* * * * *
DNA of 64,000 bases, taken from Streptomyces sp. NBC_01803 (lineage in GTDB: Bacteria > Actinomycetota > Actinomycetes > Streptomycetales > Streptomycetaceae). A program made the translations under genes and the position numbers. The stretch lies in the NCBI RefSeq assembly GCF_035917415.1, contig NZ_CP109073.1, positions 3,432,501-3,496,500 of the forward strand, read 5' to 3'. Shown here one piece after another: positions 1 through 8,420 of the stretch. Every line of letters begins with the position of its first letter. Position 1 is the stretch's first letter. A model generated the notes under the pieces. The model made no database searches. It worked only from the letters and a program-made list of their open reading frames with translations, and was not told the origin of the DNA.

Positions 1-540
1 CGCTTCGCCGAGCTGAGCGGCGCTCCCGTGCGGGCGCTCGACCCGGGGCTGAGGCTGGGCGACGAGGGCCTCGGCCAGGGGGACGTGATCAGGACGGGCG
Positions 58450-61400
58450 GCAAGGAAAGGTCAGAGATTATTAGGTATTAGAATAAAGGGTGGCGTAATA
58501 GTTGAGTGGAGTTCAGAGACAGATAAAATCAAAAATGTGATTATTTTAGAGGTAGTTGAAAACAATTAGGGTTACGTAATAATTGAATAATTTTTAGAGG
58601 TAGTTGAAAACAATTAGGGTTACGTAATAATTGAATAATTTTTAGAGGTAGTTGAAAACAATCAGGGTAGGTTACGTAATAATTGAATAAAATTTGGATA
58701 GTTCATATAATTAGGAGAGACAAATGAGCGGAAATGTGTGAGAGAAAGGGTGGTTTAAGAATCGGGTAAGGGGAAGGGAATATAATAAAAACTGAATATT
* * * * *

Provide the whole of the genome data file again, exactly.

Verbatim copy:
DNA of 64,000 bases, taken from Streptomyces sp. NBC_01803 (lineage in GTDB: Bacteria > Actinomycetota > Actinomycetes > Streptomycetales > Streptomycetaceae). A program made the translations under genes and the position numbers. The stretch lies in the NCBI RefSeq assembly GCF_035917415.1, contig NZ_CP109073.1, positions 3,432,501-3,496,500 of the forward strand, read 5' to 3'. Shown here one piece after another: positions 1 through 8,420 of the stretch. Every line of letters begins with the position of its first letter. Position 1 is the stretch's first letter. A model generated the notes under the pieces. The model made no database searches. It worked only from the letters and a program-made list of their open reading frames with translations, and was not told the origin of the DNA.

Positions 1-540
1 CGCTTCGCCGAGCTGAGCGGCGCTCCCGTGCGGGCGCTCGACCCGGGGCTGAGGCTGGGCGACGAGGGCCTCGGCCAGGGGGACGTGATCAGGACGGGCG
Positions 58450-61400
58450 GCAAGGAAAGGTCAGAGATTATTAGGTATTAGAATAAAGGGTGGCGTAATA
58501 GTTGAGTGGAGTTCAGAGACAGATAAAATCAAAAATGTGATTATTTTAGAGGTAGTTGAAAACAATTAGGGTTACGTAATAATTGAATAATTTTTAGAGG
58601 TAGTTGAAAACAATTAGGGTTACGTAATAATTGAATAATTTTTAGAGGTAGTTGAAAACAATCAGGGTAGGTTACGTAATAATTGAATAAAATTTGGATA
58701 GTTCATATAATTAGGAGAGACAAATGAGCGGAAATGTGTGAGAGAAAGGGTGGTTTAAGAATCGGGTAAGGGGAAGGGAATATAATAAAAACTGAATATT